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The two motility systems of Myxococcus xanthus show different selective advantages on various surfaces.

By W Shi and D R Zusman


Myxococcus xanthus, a bacterium that forms fruiting bodies, moves by gliding motility utilizing dual motility systems that differ both genetically and morphologically [system A, having at least 21 genetic loci and moving mainly single cells, and system S, having at least 10 genetic loci and moving groups (rafts) of cells] [Hodgkin, J. & Kaiser, D. (1979) Mol. Gen. Genet. 172, 177-191]. In this study, we found that A- and S-gliding-motility systems have different selective advantages on surfaces containing different concentrations of agar. We observed that colonies of A+S- cells (A-motile cells) swarmed better than A-S+ cells (S-motile cells) on relatively firm and dry surfaces (e.g., 1.5% agar). In contrast, colonies of A-S+ cells swarmed much better than A+S- cells on soft and wet surfaces (e.g., 0.3% agar). Individual A-motile cells moved at a rate of 2-4 microns/min on 1.5% agar but they barely moved on 0.3% agar (< 0.5 microns/min); in contrast S-motile cells moved 3-5 times faster on 0.3% agar than on 1.5% agar. Wild-type cells with both A- and S-motility systems were able to move well over a wide range of surfaces. These results suggest that dual motility systems enable the myxobacteria to adapt to a variety of physiological and ecological environments and show similarities in function to the dual motility systems of flagellated bacteria such as Vibrio spp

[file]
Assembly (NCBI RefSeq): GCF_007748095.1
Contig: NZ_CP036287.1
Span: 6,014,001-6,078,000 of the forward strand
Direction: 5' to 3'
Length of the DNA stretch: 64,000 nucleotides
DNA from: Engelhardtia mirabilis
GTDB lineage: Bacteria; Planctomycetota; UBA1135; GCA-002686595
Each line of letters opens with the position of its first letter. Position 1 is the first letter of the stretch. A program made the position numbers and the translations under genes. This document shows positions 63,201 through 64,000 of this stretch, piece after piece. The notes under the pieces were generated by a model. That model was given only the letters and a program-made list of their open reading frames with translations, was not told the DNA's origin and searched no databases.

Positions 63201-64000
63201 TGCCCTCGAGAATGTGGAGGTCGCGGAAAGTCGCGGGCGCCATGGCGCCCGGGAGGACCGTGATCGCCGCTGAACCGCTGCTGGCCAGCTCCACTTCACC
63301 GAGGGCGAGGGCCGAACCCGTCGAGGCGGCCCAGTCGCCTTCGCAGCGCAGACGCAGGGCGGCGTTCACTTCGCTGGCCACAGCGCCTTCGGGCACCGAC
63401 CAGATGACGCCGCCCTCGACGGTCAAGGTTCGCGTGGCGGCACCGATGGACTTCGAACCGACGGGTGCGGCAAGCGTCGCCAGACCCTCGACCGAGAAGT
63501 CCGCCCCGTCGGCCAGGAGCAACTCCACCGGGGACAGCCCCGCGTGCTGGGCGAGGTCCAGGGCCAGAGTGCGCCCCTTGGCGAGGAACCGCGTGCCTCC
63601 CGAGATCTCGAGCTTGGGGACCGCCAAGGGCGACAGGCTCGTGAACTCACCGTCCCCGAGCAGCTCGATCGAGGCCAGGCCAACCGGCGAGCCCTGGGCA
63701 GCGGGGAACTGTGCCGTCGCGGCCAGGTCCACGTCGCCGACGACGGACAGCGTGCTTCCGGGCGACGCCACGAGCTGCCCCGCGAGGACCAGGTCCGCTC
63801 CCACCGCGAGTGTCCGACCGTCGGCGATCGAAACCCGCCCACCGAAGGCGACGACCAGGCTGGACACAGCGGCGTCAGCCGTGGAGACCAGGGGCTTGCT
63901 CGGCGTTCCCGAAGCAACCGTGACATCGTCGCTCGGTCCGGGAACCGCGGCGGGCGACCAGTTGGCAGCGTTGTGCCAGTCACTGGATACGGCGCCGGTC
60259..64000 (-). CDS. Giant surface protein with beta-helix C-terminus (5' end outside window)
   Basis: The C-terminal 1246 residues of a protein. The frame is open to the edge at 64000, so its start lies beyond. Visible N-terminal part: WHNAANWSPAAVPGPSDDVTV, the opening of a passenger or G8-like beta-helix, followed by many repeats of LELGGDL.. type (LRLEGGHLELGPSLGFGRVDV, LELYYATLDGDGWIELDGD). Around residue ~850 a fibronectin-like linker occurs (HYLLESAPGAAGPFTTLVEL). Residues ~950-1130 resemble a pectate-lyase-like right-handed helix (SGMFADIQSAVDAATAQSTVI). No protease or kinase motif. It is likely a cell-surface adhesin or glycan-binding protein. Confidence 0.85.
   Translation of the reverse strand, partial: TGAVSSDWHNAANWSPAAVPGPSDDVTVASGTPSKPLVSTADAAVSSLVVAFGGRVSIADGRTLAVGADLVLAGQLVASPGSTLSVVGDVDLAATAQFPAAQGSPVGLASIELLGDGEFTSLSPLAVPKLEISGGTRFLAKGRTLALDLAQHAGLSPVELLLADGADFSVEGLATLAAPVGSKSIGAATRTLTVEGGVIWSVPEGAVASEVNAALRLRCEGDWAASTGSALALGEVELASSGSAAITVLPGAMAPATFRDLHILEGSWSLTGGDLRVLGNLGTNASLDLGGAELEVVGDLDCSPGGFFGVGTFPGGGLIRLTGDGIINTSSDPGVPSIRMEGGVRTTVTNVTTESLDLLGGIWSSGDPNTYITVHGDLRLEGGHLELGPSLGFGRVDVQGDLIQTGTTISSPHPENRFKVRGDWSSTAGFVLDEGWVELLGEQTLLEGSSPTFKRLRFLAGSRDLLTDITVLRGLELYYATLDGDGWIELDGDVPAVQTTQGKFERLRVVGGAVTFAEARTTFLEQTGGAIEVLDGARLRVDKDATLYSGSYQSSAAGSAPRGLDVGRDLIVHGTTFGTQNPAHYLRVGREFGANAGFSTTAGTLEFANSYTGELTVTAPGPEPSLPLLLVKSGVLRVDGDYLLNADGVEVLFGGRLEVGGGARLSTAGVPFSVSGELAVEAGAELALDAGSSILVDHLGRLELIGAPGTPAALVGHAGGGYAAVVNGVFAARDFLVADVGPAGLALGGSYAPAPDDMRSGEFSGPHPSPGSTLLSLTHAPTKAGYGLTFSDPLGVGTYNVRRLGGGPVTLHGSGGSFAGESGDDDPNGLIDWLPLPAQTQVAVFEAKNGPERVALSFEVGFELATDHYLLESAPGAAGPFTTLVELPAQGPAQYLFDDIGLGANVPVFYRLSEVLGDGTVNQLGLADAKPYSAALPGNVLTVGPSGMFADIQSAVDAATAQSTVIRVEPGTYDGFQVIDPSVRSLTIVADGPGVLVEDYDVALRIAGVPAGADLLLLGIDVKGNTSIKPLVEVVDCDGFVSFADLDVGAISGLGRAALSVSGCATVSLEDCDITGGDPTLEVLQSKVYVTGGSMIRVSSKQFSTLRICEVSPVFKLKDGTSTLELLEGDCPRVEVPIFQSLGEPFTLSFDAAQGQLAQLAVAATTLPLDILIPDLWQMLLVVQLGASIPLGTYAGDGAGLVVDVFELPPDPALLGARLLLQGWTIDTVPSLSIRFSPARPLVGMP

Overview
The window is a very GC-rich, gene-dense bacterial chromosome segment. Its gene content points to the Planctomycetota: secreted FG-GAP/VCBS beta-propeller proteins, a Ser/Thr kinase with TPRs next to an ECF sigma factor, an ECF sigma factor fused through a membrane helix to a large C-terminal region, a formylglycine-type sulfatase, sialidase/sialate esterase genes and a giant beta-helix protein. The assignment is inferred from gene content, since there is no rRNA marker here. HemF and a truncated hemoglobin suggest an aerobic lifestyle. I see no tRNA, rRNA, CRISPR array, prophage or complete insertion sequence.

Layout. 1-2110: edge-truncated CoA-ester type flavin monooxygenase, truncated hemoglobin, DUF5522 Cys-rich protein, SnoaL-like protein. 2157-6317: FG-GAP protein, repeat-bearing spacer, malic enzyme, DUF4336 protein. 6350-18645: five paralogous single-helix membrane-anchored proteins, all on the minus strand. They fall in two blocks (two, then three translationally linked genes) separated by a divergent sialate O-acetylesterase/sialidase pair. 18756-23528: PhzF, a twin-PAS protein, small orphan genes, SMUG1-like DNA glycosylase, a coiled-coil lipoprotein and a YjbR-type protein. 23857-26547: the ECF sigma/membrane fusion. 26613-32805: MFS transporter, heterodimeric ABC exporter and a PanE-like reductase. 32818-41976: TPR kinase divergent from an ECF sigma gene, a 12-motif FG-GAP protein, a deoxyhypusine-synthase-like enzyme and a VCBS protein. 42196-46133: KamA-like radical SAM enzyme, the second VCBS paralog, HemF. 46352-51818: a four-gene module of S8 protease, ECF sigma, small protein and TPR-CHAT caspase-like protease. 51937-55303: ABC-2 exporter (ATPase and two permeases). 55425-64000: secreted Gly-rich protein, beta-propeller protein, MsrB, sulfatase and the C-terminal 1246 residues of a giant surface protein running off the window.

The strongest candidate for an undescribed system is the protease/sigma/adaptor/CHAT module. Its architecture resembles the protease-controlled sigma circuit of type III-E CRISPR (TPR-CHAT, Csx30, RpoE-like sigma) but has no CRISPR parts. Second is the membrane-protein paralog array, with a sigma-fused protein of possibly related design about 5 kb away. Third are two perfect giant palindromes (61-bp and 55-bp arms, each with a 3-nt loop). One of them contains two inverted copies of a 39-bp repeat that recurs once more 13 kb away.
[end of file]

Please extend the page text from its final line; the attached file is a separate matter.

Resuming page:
Topics: Research Article
Year: 1993
DOI identifier: 10.1073/pnas.90.8.3378
OAI identifier:
Provided by: PubMed Central
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